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Clin Chim Acta. 2015 Jan 1;438:309-15. doi: 10.1016/j.cca.2014.09.002. Epub 2014 Sep 8.

Potential of syncytiotrophoblasts isolated from the cervical mucus for early non-invasive prenatal diagnosis: evidence of a vanishing twin.

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Genetic Technologies Ltd, Melbourne, Australia.
Department of Anatomy and Developmental Biology, Monash University, Melbourne, Australia; Berry Genomics, Beijing, China. Electronic address:



Non-invasive methods to assess the foetal genome during pregnancy will provide new opportunities to offer pregnant women a more comprehensive genetic diagnosis of their established foetus. The aim of this study was to determine the presence and frequency of foetal cells in transcervical cell (TCC) mucus samples from pregnant women and determine their suitability for early prenatal diagnosis.


Syncytiotrophoblasts in aspirated TCC mucus samples were identified by immunostaining with the foetal-specific antibody NDOG1. Genetic analysis of foetal cells was performed by laser capture microdissection and quantitative fluorescent PCR (QF-PCR).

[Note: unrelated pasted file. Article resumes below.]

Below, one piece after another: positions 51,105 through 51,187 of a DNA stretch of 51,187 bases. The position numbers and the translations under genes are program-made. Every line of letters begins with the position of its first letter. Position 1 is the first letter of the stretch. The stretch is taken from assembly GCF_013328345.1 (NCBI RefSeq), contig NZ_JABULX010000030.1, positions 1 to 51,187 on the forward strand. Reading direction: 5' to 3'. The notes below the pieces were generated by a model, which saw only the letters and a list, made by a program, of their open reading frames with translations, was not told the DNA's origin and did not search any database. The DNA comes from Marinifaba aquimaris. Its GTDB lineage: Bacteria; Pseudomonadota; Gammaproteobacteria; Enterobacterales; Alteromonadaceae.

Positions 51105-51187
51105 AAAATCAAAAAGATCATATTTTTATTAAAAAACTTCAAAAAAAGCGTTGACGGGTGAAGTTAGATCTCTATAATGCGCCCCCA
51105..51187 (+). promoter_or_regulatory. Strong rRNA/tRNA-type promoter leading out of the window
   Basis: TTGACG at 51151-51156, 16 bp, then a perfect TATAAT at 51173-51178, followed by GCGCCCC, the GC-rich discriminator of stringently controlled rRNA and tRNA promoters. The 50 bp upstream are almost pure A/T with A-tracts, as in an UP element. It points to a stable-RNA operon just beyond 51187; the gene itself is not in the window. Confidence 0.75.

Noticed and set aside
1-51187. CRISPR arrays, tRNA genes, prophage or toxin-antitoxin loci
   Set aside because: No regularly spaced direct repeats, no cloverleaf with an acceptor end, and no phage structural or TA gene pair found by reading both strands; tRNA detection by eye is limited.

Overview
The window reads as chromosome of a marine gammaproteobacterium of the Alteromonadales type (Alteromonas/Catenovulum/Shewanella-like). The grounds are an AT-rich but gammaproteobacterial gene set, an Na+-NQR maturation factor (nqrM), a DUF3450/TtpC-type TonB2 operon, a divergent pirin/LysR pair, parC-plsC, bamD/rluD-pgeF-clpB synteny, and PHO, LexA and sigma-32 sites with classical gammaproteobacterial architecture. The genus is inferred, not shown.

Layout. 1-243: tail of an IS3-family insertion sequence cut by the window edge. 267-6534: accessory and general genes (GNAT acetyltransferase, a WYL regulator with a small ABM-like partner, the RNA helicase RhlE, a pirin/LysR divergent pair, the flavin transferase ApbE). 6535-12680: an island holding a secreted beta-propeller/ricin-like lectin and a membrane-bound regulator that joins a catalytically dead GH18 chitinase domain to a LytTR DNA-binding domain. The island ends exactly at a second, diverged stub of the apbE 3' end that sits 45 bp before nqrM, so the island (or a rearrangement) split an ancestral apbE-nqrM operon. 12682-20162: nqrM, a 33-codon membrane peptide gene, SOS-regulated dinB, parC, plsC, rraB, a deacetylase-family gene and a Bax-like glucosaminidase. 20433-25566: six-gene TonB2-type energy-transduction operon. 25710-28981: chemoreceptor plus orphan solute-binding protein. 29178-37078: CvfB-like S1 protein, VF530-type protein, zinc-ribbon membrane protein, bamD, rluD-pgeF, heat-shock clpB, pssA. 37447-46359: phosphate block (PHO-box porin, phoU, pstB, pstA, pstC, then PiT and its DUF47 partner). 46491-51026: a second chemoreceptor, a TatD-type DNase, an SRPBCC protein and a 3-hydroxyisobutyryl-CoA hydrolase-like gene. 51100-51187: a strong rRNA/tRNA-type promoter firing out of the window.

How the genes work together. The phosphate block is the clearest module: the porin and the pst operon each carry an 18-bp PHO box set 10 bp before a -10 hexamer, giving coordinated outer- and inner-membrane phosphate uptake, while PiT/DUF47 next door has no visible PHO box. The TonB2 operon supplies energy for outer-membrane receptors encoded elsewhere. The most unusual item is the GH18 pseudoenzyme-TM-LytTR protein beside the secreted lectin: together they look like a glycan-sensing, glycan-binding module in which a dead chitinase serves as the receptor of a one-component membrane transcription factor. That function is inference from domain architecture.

In 116 of 207 (56%) TCC samples, abundant syncytiotrophoblasts were retrieved. However, when TCC samples were stratified for the presence of chorionic villous fragments, syncytiotrophoblasts were identified in 85 of 109 (78%) samples. Significant numbers of syncytiotrophoblasts were found in TCC samples collected between 6 and 9weeks of gestation (mean 741, range 25-2884). QF-PCR analysis of NDOG1 positive syncytiotrophoblasts and matching maternal DNA confirmed their foetal origin and correct foetal cell sexing was achieved in 97% of TCC samples. The one discordant sex diagnosis was associated with a dizygotic dichorionic twin pregnancy resulting from the implantation of a female T21 embryo and a normal male embryo, where the female T21 foetus had succumbed at 6weeks of gestation and was vanishing.


Syncytiotrophoblasts can be successfully isolated from TCC samples and represent a suitable source of cells for genetic analysis of the established foetus in early pregnancy. The study highlights a vanishing twin as a potential cause for discordant non-invasive prenatal test results.


Down syndrome; Laser capture microdissection; Non-invasive prenatal diagnosis; Quantitative fluorescent-PCR; Transcervical cell sampling; Vanishing twin

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